The Crab Nebula currently is expanding outward at about 1,500 km/s (930 mi/s). Images taken several years apart reveal the slow expansion of the nebula, and by comparing this angular expansion with its spectroscopically determined expansion velocity, the nebula's distance can be estimated. In 1973, an analysis of many methods used to compute the distance to the nebula had reached a conclusion of about 1.9 kpc (6,300 ly), consistent with the currently cited value.
The Crab Pulsar itself was discovered in 1968 by Dr Susan Jocelyn Bell. Tracing back its expansion (assuming a constant decrease of expansion speed due to the nebula's mass) yielded a date for the creation of the nebula several decades after 1054, implying that its outward velocity has decelerated less than assumed since the supernova explosion. This reduced deceleration is believed to be caused by energy from the pulsar that feeds into the nebula's magnetic field, which expands and forces the nebula's filaments outward.
Estimates of the total mass of the nebula are important for estimating the mass of the supernova's progenitor star. The amount of matter contained in the Crab Nebula's filaments (ejecta mass of ionized and neutral gas; mostly helium) is estimated to be 4.6±1.8 M☉.
One of the many nebular components (or anomalies) of the Crab Nebula is a helium-rich torus which is visible as an east–west band crossing the pulsar region. The torus composes about 25% of the visible ejecta. However, it is suggested by calculation that about 95% of the torus is helium. As yet, there has been no plausible explanation put forth for the structure of the torus.
At the center of the Crab Nebula are two faint stars, one of which is the star responsible for the existence of the nebula. It was identified as such in 1942, when Rudolf Minkowski found that its optical spectrum was extremely unusual. The region around the star was found to be a strong source of radio waves in 1949 and X-rays in 1963, and was identified as one of the brightest objects in the sky in gamma rays in 1967. Then, in 1968, the star was found to be emitting its radiation in rapid pulses, becoming one of the first pulsars to be discovered.
Pulsars are sources of powerful electromagnetic radiation, emitted in short and extremely regular pulses many times a second. They were a great mystery when discovered in 1967, and the team who identified the first one considered the possibility that it could be a signal from an advanced civilization. However, the discovery of a pulsating radio source in the centre of the Crab Nebula was strong evidence that pulsars were formed by supernova explosions. They now are understood to be rapidly rotating neutron stars, whose powerful magnetic field concentrates their radiation emissions into narrow beams.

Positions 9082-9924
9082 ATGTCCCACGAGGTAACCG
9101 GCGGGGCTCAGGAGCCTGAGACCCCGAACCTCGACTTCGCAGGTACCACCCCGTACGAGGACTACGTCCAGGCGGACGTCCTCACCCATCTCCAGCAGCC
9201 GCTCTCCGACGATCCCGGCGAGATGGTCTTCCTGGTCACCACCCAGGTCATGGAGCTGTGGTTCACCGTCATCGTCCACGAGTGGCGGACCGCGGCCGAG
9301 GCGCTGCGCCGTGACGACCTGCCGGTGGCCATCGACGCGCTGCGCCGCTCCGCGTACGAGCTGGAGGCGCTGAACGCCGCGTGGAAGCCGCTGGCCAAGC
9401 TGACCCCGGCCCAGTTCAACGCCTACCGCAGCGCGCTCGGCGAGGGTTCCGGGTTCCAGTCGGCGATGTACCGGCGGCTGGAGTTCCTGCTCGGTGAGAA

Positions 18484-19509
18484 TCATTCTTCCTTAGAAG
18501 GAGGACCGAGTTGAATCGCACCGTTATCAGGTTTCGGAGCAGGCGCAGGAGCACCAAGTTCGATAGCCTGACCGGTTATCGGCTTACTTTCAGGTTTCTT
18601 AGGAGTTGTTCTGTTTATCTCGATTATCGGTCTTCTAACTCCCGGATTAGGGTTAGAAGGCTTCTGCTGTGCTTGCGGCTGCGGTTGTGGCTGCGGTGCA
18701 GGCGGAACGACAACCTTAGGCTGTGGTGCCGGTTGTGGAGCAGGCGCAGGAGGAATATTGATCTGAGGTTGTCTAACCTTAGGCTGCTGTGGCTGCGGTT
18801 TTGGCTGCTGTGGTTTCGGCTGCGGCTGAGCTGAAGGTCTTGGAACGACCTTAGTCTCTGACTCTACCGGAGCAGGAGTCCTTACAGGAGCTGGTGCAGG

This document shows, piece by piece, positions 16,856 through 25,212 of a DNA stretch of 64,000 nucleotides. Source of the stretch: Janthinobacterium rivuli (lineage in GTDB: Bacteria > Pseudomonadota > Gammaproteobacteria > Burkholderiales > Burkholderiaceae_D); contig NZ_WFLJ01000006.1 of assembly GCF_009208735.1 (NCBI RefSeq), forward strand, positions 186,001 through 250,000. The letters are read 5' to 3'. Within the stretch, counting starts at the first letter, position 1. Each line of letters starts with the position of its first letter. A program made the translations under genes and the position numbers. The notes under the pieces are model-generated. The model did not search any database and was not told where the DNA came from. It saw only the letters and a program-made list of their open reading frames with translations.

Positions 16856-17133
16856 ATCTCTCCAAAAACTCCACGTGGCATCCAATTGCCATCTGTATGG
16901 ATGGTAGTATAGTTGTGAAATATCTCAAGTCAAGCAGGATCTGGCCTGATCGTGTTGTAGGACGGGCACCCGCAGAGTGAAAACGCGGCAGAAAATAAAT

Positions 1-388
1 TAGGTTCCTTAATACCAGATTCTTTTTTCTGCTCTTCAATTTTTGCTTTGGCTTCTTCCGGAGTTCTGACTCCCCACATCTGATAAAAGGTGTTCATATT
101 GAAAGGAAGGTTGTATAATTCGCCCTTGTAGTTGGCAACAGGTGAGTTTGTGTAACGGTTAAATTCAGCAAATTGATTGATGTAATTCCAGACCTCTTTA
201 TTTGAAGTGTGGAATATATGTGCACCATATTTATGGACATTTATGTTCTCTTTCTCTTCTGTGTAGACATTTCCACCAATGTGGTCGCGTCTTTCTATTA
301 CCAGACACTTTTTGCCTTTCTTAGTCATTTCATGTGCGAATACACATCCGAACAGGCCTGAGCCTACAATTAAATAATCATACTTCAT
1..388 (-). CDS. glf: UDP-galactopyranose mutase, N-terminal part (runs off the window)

The Crab Pulsar is believed to be about 28–30 km (17–19 mi) in diameter; it emits pulses of radiation every 33 milliseconds. Pulses are emitted at wavelengths across the electromagnetic spectrum, from radio waves to X-rays. Like all isolated pulsars, its period is slowing very gradually. Occasionally, its rotational period shows sharp changes, known as 'glitches', which are believed to be caused by a sudden realignment inside the neutron star. The energy released as the pulsar slows down is enormous, and it powers the emission of the synchrotron radiation of the Crab Nebula, which has a total luminosity about 75,000 times greater than that of the Sun.
The pulsar's extreme energy output creates an unusually dynamic region at the centre of the Crab Nebula. While most astronomical objects evolve so slowly that changes are visible only over timescales of many years, the inner parts of the Crab Nebula show changes over timescales of only a few days. The most dynamic feature in the inner part of the nebula is the point where the pulsar's equatorial wind slams into the bulk of the nebula, forming a shock front. The shape and position of this feature shifts rapidly, with the equatorial wind appearing as a series of wisp-like features that steepen, brighten, then fade as they move away from the pulsar to well out into the main body of the nebula.
The star that exploded as a supernova is referred to as the supernova's progenitor star. Two types of stars explode as supernovae: white dwarfs and massive stars. In the so-called Type Ia supernovae, gases falling onto a 'dead' white dwarf raise its mass until it nears a critical level, the Chandrasekhar limit, resulting in a runaway nuclear fusion explosion that obliterates the star; in Type Ib/c and Type II supernovae, the progenitor star is a massive star whose core runs out of fuel to power its nuclear fusion reactions and collapses in on itself, releasing gravitational potential energy in a form that blows away the star's outer layers. Type Ia supernovae do not produce pulsars, so the pulsar in the Crab Nebula shows it must have formed in a core-collapse supernova.